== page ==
Fig 1
Cumulative incidence for competing causes of failure according to estrogen receptor subpopulations for Trial III (a,b) and Trials III plus IV combined (c,d).

DISCUSSION

After a median follow-up of 25 years, distinct patterns of recurrence emerged for the ER-positive subpopulation compared with the ER-negative subpopulation (Figure 1). In the ER-negative subpopulation, most breast cancer events happen in the first five years, while in the ER-positive subpopulation breast cancer events occur more gradually over the first 10–15 years [14]. The distinctive tumor latency between endocrine responsive and unresponsive breast cancer suggests a different behavior of persistent, dormant micrometastatic disease. Clarification of the various pathways by which clinical dormancy can occur should allow new research and clinical approaches, through strategies to induce and/or maintain dormancy and/or kill dormant cells [15].

These long term results indicate the importance of estrogen-receptor status as a primary therapeutic target for selecting proper systemic treatment as well as individualized follow-up procedures [16].

Based on the long-term pattern of recurrence of endocrine-responsive breast cancer, extending treatment duration beyond 5 years of tamoxifen has been the focus of several trials. Overall, sustained therapy with aromatase inhibitors is associated with a significant reduction in disease relapse, while the value of extended tamoxifen therapy is still controversial [17].

On the other hand, prolonged treatment with antihormonal therapy can induce cell drug resistance. Recent evidence suggests that endocrine-resistant breast cancer cells undergo apoptosis when exposed to low concentrations of estrogen, resuming tumor sensitivity to the reintroduction of prolonged anti-hormonal therapy [18]. The SOLE trial, conducted by the IBCSG within the Breast International Group (BIG), investigates this innovative therapeutic approach in postmenopausal women with endocrine-responsive node-positive operable breast cancer by comparing extended continuous treatment with letrozole with intermittent therapy, after completion of 4–6 years of adjuvant endocrine treatment.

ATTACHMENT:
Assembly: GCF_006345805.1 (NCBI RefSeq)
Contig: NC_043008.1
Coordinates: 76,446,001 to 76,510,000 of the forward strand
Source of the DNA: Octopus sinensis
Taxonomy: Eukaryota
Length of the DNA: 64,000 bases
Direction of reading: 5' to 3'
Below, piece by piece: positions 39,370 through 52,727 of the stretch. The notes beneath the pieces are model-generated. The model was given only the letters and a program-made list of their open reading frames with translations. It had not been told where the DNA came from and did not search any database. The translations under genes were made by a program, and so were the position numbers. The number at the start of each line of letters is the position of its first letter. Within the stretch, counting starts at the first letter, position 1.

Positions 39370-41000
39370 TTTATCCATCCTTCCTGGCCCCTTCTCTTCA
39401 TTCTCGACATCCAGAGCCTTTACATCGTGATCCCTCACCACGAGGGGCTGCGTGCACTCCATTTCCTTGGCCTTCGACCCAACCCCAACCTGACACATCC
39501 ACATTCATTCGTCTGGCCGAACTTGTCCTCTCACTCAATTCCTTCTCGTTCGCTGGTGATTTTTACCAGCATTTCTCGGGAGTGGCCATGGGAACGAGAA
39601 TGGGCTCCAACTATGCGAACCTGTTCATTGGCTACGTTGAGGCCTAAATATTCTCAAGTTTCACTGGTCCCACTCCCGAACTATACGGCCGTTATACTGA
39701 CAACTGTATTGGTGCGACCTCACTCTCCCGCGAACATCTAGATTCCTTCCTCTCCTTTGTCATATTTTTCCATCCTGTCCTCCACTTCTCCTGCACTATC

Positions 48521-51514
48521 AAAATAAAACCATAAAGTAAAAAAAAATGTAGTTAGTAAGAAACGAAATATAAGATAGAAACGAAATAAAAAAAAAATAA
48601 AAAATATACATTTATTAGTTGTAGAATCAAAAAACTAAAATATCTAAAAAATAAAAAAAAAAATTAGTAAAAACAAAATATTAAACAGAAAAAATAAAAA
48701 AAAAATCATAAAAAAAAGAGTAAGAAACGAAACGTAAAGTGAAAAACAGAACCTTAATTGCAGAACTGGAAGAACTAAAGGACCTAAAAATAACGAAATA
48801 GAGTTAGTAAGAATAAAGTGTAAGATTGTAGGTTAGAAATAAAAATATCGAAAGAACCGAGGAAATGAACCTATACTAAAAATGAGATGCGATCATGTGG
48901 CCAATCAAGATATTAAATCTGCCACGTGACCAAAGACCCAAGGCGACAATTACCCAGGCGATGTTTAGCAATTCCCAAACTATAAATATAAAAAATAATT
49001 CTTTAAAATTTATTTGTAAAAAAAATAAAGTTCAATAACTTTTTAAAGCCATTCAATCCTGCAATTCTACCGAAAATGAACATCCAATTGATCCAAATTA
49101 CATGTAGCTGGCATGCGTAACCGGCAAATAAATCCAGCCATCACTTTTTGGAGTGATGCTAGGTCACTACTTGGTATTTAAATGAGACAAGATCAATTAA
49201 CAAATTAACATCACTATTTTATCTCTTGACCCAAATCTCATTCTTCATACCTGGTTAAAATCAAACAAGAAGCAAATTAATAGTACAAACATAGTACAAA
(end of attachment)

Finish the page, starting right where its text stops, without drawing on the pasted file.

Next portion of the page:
The patients on these trials presented with high risk factors (i.e. large tumors and positive axillary nodes), indicating for many the presence of subclinical disease at the time of randomization. After 25 years of follow-up we observed the early occurrence of events in the ER-negative subpopulation, for which the use of chemotherapy halved the risk of relapse. In the ER-positive subpopulation, the addition of CMF chemotherapy to endocrine treatment had no impact on recurrence. These results further question the actual additional benefit from combination chemotherapy for patients in a risk group defined as intermediate [1], endocrine-responsive breast cancer as recently suggested by several randomized trials [1921].